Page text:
February 2013

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 The Bucket List Boomers

 When a person loses such a good friend as my wife Trisha and I did last week, it makes you stop and re-examine your own life. That’s a good thing. At any time of life, but especially as a senior, its beneficial to assess where you are and make the necessary changes. Here is a chart I created to make my own assessment:

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Alright, it’s a funny chart, but it does have some validity. As one ages, and/or retires, it becomes very easy to fall in to ruts, misdirect energies, and even disregard  passions. While it’s often complicated at this time of life, given family and other responsibilities, Trisha and I have formalized the process planning and pursuing our personal bucket lists. I guess you could call us “The Bucket List Boomers.” 

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On our lists we have a number of places in the U. S. and the rest of the world we would like to visit. We also have a number of “crazy” activities such as paragliding off a mountain in Brazil, and more free base jumps as the one we did in Auckland, New Zealand last year. But we also have other interesting activities. We have a couple of great charities we love and set personal goals for our participation. I’ve also made a list of all of my childhood heroes that are still living and have been actively trying to communicate with them in the hope of meeting them in person. I’ve already met and/or communicated with a few and its been great fun.

Other personal items on my list includes becoming more proficient on my guitar, and possibly learning another language such as Italian. I use the term “another language” loosely because I’m not exactly fluent in Spanish, but can make it work when in Mexico. 

A bucket list can be whatever you want it to be. Such a list is beneficial because it helps you focus your time and energies in a productive way, and Trisha and I have found it to be very motivational. As C. S. Lewis once said, “You are never too old to set another goal, or to dream another dream.”

Let’s all become “Bucket List Boomers.”

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Lee Rodgers

I’ll make this short. Not because I don’t have a lot to say, but because I know he would not approve. I lost a good friend this week. Lee Rodgers died the way he lived. He went out swinging, giving it everything he had, surrounded by an audience (this time doctors and nurses), with his entertainer’s sense of humor still on display.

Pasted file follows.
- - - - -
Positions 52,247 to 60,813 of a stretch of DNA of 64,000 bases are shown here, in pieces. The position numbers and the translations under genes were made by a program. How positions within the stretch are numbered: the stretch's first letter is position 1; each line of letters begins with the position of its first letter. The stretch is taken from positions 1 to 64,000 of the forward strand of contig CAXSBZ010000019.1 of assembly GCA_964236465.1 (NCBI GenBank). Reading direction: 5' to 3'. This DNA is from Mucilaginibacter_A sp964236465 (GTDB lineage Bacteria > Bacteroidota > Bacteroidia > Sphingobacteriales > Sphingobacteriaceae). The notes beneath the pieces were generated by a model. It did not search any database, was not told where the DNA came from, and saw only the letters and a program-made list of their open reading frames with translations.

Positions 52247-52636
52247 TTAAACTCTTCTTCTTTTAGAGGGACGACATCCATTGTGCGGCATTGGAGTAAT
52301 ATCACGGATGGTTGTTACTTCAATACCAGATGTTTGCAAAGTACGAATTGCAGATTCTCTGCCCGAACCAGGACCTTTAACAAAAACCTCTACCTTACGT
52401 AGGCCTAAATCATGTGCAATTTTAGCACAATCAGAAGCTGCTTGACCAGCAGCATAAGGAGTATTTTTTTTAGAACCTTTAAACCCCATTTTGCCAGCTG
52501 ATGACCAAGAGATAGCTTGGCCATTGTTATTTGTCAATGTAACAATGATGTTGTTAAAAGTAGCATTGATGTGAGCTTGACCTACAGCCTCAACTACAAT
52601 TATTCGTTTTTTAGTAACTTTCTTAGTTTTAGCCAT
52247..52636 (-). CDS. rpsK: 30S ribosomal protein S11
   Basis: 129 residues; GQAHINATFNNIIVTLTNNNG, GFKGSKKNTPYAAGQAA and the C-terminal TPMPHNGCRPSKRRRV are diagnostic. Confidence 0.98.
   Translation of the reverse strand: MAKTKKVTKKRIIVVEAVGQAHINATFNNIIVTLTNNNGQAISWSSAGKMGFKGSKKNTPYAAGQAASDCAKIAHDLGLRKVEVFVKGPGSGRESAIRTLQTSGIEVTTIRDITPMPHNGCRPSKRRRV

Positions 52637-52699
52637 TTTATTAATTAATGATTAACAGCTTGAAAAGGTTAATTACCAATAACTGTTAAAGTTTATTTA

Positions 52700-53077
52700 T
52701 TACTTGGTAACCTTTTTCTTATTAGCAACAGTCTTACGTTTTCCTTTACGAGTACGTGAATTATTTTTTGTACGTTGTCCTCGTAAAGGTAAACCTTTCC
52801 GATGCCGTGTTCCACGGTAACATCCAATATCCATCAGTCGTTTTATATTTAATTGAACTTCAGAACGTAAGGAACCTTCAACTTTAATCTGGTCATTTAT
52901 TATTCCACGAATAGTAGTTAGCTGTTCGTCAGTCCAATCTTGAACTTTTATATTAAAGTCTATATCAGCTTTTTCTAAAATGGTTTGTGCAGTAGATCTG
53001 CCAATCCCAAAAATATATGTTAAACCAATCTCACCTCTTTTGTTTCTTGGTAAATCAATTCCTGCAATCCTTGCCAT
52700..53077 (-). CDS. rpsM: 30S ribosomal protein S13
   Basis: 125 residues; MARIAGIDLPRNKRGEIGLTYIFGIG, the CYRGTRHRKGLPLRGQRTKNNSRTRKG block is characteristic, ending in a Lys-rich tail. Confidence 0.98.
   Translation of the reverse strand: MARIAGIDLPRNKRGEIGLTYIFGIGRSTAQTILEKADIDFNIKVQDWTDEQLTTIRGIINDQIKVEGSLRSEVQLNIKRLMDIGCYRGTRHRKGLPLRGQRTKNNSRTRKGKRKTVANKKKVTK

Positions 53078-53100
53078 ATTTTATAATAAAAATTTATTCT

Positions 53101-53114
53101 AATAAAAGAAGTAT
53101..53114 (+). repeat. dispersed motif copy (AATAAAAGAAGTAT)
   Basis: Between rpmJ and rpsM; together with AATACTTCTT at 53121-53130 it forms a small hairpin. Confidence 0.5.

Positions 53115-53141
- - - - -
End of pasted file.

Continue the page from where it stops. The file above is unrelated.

I’m sure there will be those who report on his death who will label Lee as controversial. Well, his job was to be provocative and on his side of the political spectrum, that draws lots of fire. It is true, Lee did not suffer fools. He was an incredibly hard-working man with a jeweler’s sense of perfection about his craft. He viewed any lesser effort by those around him with disdain. His professional success is a tribute to his work ethic.

Of course, there was also Lee the husband. He always referred to his wife Susan as “his bride.” On those occasions when my wife and Susan would be out together, I’ve rarely heard a man speak so lovingly and affectionately about his wife as Lee did of Susan. After his long illness two years ago, my wife Trisha and I went to visit Lee and Susan at their home in Arizona. As we were sitting out under the stars one night, in the middle of the conversation, Lee leaned forward and said, “You know, there are few people in this world who can actually point to someone and say that person saved my life. But (pointing at his wife), Susan saved my life.” And he meant every word of it. The fact is, Susan was everything to Lee. And the feeling was mutual. Susan cared for him, supported him, worked tirelessly behind the scenes, but mostly, she loved and fought to protect him.

Personally, I’m going to miss a great friend. I will always take pride in knowing that twice, I was actually able to make Lee laugh so hard he fell over on his side. Of course, once was easy because he had just broken three ribs. Fact is, we had a lot of common interests. Travel, flying, media, politics, sports, were all part of our conversations and he had them all covered in spades. Our most common bond was humor and we shared some truly fun times. I enjoyed every minute I ever spent with Lee. 

It would be foolish to think you can sum up someone’s life, especially someone like Lee, with mere words and I won’t try. You can, however, express your admiration, love, and respect. So Lee, let me say, you are one of the most interesting and fascinating people I have or will ever meet, and I’m going to miss you. More than ever I’m hoping there truly is another side because I know there are a lot more good times and laughs to be had.